Fermi National Laboratory

Volume 24  |  Friday, May 18, 2001  |  Number 8
In This Issue  |  FermiNews Main Page


Peter Hamilton

Bird watching Fermilab's woodland area echoed with the calls of birds in the breaking dawn, and water gently lapped the shore of a pond. The site was beautiful without the presence of man. But people soon flooded in on Thursday, April 26, for Daughters and Sons to Work day.

The day began with Fermilab physicist and accomplished ornithologist Peter Kasper, carrying a scope and a pair of binoculars, leading a group of 16 (including me) onto a gravel road inside the Main Ring for the Early Bird Walk. We saw geese, a blue heron attending its nest, tree swallows and redwing blackbirds.

"This is probably the worst time of year for bird watching,"Kasper commented. "But one of the great things about Fermilab is that it's one of the best places for bird watching."

Fire Department presentation We returned to Wilson Hall to join everyone crowding together for a picture-taking session. We stood facing the wind, waiting for the photographers to take all the pictures they needed. Everyone burst into conversation after the final photograph, and we filed into Ramsey Auditorium to hear a talk from Director Michael Witherell.

The festivities began with presentations and tours including the Fire Department tour, a butterfly presentation, and a virtual reality demonstration, which my brother and I attended. Next, the two of us arrived early for the cryogenics show, and we watched host Jerry Zimmerman set up his performance. He made a Pepsi bottle blow up with a sound equivalent to an M-80 firecracker. It made me jump.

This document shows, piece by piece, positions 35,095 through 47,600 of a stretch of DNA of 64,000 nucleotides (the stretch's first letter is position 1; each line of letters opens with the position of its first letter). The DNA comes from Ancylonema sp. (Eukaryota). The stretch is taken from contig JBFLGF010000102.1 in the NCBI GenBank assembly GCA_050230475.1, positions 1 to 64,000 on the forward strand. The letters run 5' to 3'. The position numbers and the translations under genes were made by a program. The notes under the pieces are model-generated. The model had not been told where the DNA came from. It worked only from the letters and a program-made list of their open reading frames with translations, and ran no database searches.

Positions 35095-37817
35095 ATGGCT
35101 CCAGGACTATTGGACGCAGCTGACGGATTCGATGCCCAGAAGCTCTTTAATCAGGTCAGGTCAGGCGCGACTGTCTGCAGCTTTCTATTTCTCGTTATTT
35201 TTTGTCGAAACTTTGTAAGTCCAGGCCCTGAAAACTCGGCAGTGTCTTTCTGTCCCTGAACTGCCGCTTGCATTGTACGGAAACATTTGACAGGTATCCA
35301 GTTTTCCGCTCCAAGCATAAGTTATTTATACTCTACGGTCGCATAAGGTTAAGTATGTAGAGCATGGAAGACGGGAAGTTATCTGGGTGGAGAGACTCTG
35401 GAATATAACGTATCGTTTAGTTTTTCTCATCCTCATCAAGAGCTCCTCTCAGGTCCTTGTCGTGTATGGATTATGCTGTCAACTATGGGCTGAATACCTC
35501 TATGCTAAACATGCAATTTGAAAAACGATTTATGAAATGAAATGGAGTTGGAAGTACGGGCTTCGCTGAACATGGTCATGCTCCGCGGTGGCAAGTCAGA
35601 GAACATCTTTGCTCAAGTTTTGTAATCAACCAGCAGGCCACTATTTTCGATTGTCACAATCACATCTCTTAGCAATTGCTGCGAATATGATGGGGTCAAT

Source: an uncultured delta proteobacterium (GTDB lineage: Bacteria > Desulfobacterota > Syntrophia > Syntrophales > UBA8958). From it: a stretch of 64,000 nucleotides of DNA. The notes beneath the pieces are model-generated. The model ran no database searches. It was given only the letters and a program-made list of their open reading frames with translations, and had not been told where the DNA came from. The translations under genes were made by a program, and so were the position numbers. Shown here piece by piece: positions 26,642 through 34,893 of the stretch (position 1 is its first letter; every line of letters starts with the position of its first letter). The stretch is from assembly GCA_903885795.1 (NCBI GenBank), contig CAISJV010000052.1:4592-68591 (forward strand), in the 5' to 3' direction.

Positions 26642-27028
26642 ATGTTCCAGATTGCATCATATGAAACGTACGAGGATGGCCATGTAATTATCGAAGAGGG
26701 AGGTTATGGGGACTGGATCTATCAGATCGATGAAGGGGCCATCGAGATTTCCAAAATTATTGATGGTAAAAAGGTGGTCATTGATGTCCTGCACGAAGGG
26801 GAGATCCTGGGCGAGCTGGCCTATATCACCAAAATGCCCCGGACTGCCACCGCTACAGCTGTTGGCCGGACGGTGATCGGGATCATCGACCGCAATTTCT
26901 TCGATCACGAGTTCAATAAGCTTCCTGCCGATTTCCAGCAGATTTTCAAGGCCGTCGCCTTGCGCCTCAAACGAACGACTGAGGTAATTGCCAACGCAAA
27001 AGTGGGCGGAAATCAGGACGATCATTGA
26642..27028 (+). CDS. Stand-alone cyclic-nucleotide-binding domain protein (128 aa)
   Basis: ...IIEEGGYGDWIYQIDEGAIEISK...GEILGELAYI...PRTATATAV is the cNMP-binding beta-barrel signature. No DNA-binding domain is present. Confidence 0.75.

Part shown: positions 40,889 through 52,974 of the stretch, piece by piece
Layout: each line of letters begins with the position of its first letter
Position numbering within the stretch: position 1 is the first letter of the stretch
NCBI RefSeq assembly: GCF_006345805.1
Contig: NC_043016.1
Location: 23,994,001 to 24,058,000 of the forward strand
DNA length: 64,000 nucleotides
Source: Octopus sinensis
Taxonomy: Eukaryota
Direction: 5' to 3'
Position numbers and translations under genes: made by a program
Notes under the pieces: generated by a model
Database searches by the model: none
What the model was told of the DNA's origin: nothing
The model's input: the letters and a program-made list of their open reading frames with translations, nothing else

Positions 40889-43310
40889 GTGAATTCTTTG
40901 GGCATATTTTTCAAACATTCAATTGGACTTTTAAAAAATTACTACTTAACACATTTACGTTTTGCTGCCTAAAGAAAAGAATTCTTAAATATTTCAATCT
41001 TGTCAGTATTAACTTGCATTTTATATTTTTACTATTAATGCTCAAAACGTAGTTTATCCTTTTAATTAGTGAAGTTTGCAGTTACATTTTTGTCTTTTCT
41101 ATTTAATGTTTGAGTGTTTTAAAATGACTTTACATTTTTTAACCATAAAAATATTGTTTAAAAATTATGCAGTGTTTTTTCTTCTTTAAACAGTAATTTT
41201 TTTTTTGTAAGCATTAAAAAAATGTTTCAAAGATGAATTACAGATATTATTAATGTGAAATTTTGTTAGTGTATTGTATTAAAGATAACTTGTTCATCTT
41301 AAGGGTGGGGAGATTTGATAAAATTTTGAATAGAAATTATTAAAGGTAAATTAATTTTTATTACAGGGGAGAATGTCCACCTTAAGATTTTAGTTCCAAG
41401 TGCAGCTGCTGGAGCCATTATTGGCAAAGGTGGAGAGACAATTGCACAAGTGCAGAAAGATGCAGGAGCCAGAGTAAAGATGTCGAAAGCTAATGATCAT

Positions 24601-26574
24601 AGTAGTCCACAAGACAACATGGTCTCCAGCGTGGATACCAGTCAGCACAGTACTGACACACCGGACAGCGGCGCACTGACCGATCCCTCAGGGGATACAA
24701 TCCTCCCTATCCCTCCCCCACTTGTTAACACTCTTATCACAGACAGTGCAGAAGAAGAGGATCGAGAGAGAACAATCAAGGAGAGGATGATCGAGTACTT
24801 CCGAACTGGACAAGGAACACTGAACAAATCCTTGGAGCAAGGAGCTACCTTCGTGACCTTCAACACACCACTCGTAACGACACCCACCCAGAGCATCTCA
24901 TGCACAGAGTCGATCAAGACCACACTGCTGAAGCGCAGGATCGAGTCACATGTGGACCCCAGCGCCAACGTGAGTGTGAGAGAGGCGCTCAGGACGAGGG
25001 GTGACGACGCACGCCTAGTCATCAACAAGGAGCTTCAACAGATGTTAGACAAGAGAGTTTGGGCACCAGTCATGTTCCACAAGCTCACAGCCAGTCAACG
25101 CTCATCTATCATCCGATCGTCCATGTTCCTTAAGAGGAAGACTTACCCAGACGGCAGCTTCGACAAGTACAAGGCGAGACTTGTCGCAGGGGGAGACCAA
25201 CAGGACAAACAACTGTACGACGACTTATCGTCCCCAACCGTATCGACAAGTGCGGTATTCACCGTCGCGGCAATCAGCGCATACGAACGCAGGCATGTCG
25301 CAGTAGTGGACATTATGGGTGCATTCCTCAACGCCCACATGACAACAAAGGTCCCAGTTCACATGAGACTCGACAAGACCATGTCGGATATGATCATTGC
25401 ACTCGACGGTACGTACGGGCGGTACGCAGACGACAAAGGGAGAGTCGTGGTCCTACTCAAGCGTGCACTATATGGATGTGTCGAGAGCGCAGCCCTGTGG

At noon, Chris Ader, my stepmom, rushed my brother and me to the tree-planting field, where there was a picnic lunch of hot dogs, potato chips and pop. We ate first, then grabbed three nearby shovels and hiked about 100 yards to where a man in an orange shirt with the Fermilab logo said he was sorry but there were no more trees. So we helped Maurice Ball, a Fermilab engineer, and his friend's son, Alex, finish up with their tree.

We hiked back to the picnic area and jumped into our car to stay on schedule. Chris, an engineer at Fermilab, was one of four presenters for "Go For It!"a panel discussion encouraging young women to pursue careers in science and engineering. Mayling Wong, the first presenter, talked about how she didn't initially go into engineering when she graduated from college, but changed directions because she found it was such an interesting field. Chris had also begun studying another field, biology, when she entered college. But she had always helped her father fix cars, handing him the tools he needed. She followed her interest and earned an engineering degree at Illinois Institute of Technology.

"It doesn't really matter who you are,"she commented during the presentation. "Boy or girl, if that's what you're into, then go for it one hundred percent."

Debbie Harris, a new mother, was comforting her baby girl in her arms as she talked about how happy she is to be in science and what a good place it is. Linda Spentzouris concluded by talking about taking care of important things in life, and the rewards of working at Fermilab even if you're having a bad day.

"Work is one of the best pain relievers,"she said. "At work, everything disappears."

After the presentation, we went to see the buffalo. As we drove up, they were not moving a muscle--save one, the tail muscle. Then everyone made a mad dash back to Wilson Hall at three o'clock for the DASTOW posters. We were able to snatch four posters. As we were leaving, we saw a father and his child heading the opposite way. They were too late for posters, but Chris gave her extra poster to them. He thanked her, and we headed out to Chris's office to make our own webpages and create a record of our memorable day.

  • Dastow participants

  • last modified 6/4/2001 by C. Hebert   email Fermilab